In this presentation we will offer a conceptualisation of OERs as indexes or relics of pedagogical performance that can contribute to our cultural heritage in the education field; we also conceptualise the OER repository as the archive of both educational artefacts and time based practices. This conceptualisation draws on current debates in the art world, which is also grappling with a similar abundance. We argue that our role as open educational practitioners becomes akin to that of the art curator or, more specifically, to the emerging figure of the performance curator (Ferdman, 2014), in that we manage, preserve and study these resources, whilst at the same time making them available and visible to the public in deliberate ways. As Birchall (2015) has indicated, “[t]he meaning of curation in a networked culture is key to understanding the direction our culture is taking”.
We examine what the curation of contemporary art activities involves in order to explore the commonalities and tensions between the OER and the artwork, as well as between the OER repository and various curatorial formats such as the museum, collection or festival. Our intention is to shed light on our new role as curators of the open educational project. This theoretical investigation addresses an unexplored area of research that focuses on effective but also creative ways to look after our educational legacy.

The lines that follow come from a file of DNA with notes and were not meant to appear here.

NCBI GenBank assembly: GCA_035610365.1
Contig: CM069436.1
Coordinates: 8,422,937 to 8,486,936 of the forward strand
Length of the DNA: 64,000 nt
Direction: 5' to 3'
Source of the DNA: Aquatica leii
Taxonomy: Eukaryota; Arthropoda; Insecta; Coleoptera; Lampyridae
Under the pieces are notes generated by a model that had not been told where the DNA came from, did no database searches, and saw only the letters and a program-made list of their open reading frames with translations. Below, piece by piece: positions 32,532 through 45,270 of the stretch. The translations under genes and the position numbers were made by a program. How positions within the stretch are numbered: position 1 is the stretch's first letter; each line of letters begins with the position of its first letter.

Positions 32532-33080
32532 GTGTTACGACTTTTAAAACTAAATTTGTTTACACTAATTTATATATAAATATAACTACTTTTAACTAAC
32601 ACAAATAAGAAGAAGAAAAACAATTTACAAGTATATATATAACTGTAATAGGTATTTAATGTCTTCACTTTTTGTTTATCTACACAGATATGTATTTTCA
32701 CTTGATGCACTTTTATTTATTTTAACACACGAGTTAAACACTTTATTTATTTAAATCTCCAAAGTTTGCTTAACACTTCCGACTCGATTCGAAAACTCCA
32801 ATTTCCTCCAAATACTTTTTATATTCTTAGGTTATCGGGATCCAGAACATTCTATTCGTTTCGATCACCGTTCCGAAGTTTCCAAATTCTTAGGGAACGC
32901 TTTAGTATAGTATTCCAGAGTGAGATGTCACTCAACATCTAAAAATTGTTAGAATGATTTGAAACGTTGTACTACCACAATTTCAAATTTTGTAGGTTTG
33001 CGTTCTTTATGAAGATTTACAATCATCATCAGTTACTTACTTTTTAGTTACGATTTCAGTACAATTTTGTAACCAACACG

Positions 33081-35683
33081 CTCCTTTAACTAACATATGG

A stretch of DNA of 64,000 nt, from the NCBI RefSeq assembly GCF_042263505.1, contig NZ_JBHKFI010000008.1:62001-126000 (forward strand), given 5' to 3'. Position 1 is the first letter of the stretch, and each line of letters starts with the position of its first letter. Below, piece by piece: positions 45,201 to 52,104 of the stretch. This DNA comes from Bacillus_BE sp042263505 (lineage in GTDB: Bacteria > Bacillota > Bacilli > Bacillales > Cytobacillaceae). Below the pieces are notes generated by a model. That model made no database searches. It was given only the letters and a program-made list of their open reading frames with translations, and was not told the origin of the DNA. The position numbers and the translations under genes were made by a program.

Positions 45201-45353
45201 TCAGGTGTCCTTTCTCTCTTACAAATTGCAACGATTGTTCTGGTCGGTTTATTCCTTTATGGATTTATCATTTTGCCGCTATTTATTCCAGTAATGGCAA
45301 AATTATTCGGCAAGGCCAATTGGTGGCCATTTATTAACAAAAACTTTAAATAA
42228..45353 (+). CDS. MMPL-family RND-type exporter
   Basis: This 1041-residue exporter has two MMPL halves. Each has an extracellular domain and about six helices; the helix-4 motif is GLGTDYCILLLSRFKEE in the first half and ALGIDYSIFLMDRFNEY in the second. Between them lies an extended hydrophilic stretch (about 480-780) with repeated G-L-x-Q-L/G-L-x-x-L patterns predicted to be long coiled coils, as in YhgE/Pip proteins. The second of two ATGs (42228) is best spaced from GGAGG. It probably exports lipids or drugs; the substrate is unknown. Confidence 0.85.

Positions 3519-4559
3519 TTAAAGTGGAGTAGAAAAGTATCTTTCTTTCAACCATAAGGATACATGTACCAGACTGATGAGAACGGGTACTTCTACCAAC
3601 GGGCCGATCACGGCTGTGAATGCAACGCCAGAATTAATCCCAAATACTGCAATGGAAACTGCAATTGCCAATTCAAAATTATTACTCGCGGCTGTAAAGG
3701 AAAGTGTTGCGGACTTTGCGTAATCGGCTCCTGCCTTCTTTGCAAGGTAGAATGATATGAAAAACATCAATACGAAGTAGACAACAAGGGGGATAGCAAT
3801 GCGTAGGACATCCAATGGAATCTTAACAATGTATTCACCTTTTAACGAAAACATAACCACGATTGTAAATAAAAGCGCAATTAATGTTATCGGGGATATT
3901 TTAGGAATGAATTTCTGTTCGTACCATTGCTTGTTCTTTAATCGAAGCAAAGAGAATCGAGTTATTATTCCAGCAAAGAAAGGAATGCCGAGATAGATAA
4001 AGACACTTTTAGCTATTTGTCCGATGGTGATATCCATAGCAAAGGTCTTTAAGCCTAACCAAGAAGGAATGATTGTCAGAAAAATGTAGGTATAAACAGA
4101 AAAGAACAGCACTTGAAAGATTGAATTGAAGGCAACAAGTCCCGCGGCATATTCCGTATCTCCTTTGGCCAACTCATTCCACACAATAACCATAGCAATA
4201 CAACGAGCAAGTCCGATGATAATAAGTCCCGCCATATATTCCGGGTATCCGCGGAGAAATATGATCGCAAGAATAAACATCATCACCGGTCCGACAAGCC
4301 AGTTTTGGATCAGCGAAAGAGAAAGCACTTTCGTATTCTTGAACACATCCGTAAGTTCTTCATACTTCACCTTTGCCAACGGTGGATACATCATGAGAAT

Birchall, D., 2015. What curation means on the internet. The art and science of curation [webpage]. Available at: http://www.artandscienceofcuration.org.uk/what-curation-means-on-the-internet/
Ferdman, B., 2014. From Content to Context: The Emergence of the Performance Curator. Theatre, 44(2), Special Issue: Performance Curators, pp. 5-20. Available at: https://www.academia.edu/8601473/From_Content_to_Context_The_Emergence_of_the_Performance_Curator